I didn’t go up to Jane Fonda. It wasn’t easy, but I stayed away. She was one of the first guests at a dinner in Cannes, sitting like an empress without checking her phone like everyone does out of embarrassment when they sit by themselves for three seconds. Jane Fonda sat down, erect, looking straight ahead into nothingness. I watched her for a minute, observing the way Jane straightened her spine. Sitting tall and ignoring her phone, she radiated authority. I thought about Jane in Klute, when she was able to project sex with a single glance, a subtle movement—all without being blonde. I thought of Jane in Barbarella and her saucer eyes that told us that she couldn’t answer the Barbarian questions. (Two of them: How will it be when the society of the future is one hundred percent sexualized, and what if Barbarians are attacked by one hundred hummingbirds?)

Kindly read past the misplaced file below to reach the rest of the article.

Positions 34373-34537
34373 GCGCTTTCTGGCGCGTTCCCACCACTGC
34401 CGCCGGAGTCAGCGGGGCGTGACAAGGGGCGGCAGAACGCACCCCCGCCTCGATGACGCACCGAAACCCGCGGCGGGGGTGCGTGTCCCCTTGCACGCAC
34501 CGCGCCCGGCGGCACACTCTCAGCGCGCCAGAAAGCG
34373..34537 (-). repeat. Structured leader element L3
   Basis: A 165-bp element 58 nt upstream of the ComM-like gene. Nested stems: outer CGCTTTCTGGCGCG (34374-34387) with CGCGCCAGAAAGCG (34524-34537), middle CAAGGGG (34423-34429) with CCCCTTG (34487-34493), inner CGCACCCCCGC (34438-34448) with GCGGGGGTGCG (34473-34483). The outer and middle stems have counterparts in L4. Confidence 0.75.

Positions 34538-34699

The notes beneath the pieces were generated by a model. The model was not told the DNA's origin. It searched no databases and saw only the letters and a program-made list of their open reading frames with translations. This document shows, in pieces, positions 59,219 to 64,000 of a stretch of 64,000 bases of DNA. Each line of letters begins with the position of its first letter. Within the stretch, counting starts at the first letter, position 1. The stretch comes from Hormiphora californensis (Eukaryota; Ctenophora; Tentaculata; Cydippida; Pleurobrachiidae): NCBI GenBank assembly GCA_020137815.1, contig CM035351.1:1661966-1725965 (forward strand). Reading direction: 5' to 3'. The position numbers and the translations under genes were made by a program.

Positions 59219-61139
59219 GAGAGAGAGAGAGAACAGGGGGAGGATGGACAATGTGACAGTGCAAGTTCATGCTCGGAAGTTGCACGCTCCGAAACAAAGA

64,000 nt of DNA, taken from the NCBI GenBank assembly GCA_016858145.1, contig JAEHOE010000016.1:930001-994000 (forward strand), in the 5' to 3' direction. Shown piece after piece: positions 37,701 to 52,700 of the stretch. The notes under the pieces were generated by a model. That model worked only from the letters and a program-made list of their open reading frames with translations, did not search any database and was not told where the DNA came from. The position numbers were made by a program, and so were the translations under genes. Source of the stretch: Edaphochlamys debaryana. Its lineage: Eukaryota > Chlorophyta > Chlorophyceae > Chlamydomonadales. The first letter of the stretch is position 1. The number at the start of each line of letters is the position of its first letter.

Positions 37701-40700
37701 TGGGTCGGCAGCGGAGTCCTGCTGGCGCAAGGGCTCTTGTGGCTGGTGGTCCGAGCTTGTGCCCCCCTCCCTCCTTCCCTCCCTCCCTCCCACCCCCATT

I could have sat down next to her for a moment at this dinner party in Cannes. After all, no one had arrived, but Fonda had that “don’t touch” aura. I had never seen a Hollywood star like this before. Most of them cultivate a certain nonchalance even when they don’t feel like they’re being watched. But not Fonda. It seemed she would have enjoyed sitting tall all by herself. A few weeks later I spoke with her on the phone and expected an interview with the same impeccable posture, where I would have to squeeze everything out of her, which of course never works with Hollywood stars. She was somewhere in Beverly Hills and spoke with a slightly raspy voice that sounded like she was battling a cold, but that wasn’t our topic. We spoke about her ex-husbands. Jane told me about that suit that she wore as Barbarella and the hundred hummingbirds that pecked at it. That had been her husband, director Roger Vadim’s, idea. Then she told me about the time that she was married to political activist Tom Hayden, who hated any kind of glamour, which is why she only wore rolled up jeans and slept on a mattress in Santa Monica instead of an expensive bed in the Hollywood Hills. That too was Tom Hayden’s idea. We changed the subject to Ted Turner, her last husband, whom she hooked within seconds on her first date with the help of an Azzedine Alaïa. In a picture from this time, Fonda looks like Sharon Stone’s beautiful cousin and that’s the kind of woman Ted Turner had always wanted. Jane Fonda spends half an hour telling me how she always strictly followed her ex-husbands’ tastes but even that didn’t destroy her—she never warmed up to the concept of self-destruction. Her secret must be that erectness and that’s why everyone wanted to sit next to her. It’s not something you see every day.